NHL suspends season in response to COVID-19 pandemic
Hockey league hopes to eventually resume and have playoffs
The NHL announced Thursday afternoon that the 2019-20 season has been suspended in response to the COVID-19 pandemic.
The move to "pause" the NHL schedule came after the NBA announced the same measure Wednesday night following the revelation a member of the Utah Jazz had tested positive for the novel coronavirus.
In a statement, NHL commissioner Gary Bettman said the pause on the season will begin with Thursday's games.
"The NHL has been attempting to follow mandates of health experts and local authorities, while preparing for any possible developments without taking premature or unnecessary measures," said Bettman.
"However, following last night's news that an NBA player has tested positive for coronavirus — and given that our leagues share so many facilities and locker rooms and it now see seems likely that some member of the NHL community would test positive at some point — it is no longer appropriate to try to continue to play games at this time."
The <a href="https://twitter.com/NHL?ref_src=twsrc%5Etfw">@NHL</a> pauses 2019-20 season. <a href="https://t.co/WMePei4clH">https://t.co/WMePei4clH</a> <a href="https://t.co/W5Hqmk3kX7">pic.twitter.com/W5Hqmk3kX7</a>—@PR_NHL
The NHL Players' Association responded shortly afterward, saying the decision is "an appropriate action at this time."
Earlier Thursday, all NHL clubs were advised not to conduct morning skates, practices or team meetings amid efforts to contain the spread of the virus.
The decision to temporarily suspend play due to the COVID-19 pandemic is an appropriate course of action at this time. <a href="https://t.co/ApudNZvurS">pic.twitter.com/ApudNZvurS</a>—@NHLPA
The NHL's Columbus Blue Jackets and San Jose Sharks had said Wednesday they would play upcoming home games behind closed doors and without fans after state and local officials instituted bans on large gatherings of people.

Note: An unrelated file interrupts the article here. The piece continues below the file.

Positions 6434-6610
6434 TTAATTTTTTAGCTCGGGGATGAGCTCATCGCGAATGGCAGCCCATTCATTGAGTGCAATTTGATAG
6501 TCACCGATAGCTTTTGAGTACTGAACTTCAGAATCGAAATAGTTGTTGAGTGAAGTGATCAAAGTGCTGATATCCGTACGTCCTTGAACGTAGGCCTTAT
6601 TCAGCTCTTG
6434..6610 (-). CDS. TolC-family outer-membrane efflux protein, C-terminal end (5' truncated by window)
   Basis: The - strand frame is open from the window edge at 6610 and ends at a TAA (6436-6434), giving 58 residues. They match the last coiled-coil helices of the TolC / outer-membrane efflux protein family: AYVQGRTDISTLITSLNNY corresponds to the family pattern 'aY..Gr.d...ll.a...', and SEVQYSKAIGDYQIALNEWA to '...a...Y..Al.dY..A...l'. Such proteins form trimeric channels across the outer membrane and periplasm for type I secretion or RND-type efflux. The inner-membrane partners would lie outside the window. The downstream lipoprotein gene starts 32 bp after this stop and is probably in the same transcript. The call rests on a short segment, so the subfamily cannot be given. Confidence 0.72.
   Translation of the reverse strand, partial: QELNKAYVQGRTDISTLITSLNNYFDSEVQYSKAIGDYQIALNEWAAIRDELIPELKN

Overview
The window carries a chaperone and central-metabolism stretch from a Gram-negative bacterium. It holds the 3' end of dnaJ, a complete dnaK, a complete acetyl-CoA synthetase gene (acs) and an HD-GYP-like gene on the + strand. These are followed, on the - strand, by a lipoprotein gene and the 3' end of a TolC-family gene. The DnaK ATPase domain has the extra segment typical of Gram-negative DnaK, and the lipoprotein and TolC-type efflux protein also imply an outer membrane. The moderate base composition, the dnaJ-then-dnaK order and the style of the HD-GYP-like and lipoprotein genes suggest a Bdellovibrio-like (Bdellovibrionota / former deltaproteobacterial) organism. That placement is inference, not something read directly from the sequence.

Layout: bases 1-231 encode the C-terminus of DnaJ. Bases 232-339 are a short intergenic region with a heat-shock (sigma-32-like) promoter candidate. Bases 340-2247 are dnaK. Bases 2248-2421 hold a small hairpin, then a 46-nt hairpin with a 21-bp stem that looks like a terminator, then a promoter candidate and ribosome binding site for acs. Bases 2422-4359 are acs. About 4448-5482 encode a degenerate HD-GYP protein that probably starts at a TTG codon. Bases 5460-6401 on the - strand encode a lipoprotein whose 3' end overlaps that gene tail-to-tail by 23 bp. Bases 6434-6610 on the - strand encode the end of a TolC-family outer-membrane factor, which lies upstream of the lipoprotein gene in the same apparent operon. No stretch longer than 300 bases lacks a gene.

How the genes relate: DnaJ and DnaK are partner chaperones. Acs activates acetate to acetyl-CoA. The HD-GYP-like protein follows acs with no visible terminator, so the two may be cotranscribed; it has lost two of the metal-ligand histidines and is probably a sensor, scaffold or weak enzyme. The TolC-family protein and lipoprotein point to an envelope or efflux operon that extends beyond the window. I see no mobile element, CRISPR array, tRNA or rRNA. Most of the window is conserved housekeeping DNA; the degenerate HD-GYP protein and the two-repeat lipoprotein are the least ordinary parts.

There are 189 games — included 10 slated for Thursday — left on the NHL's regular-season schedule, which is set to conclude April 4.
It's unclear what the suspension of proceedings means for those games or the playoffs.
"We will continue to monitor all the appropriate medical advice, and we will encourage our players and other members of the NHL community to take all reasonable precautions — including by self-quarantine, where appropriate," Bettman continued. "Our goal is to resume play as soon as it is appropriate and prudent, so that we will be able to complete the season and award the Stanley Cup.
"Until then, we thank NHL fans for your patience and hope you stay healthy."
If the NHL is eventually forced to go a step further and cancel the 2019-20 season and playoffs, it would mark the third time in its history the Stanley Cup hasn't been awarded.
The Spanish flu forced the cancellation of the 1919 Cup final, while the entire 2004-05 campaign was lost to a lockout.
Teams across the NHL released statements later Thursday supporting the decision to put the league on ice, including one from Toronto Maple Leafs president Brendan Shanahan.
"The health and safety of our fans, players, staff and media always remains at the forefront of our decision-making as a hockey club and league," Shanahan said. "Like you, we have many questions about what's to come in the future … our thanks to our fans for their support and understanding as we continue to navigate this very fluid situation."
Speaking at the NHL general managers' meetings last week in Boca Raton, Fla., Bettman said the league was closely monitoring the situation.
"We're aware of what's happening in other places in the world and we understand that things may evolve or change," Bettman said on March 4. "We also understand that we're going to have to react to it in a professional and timely and sensible basis.
"But I don't think as we sit here today, people should get too far ahead of themselves."
With files from CBC Sports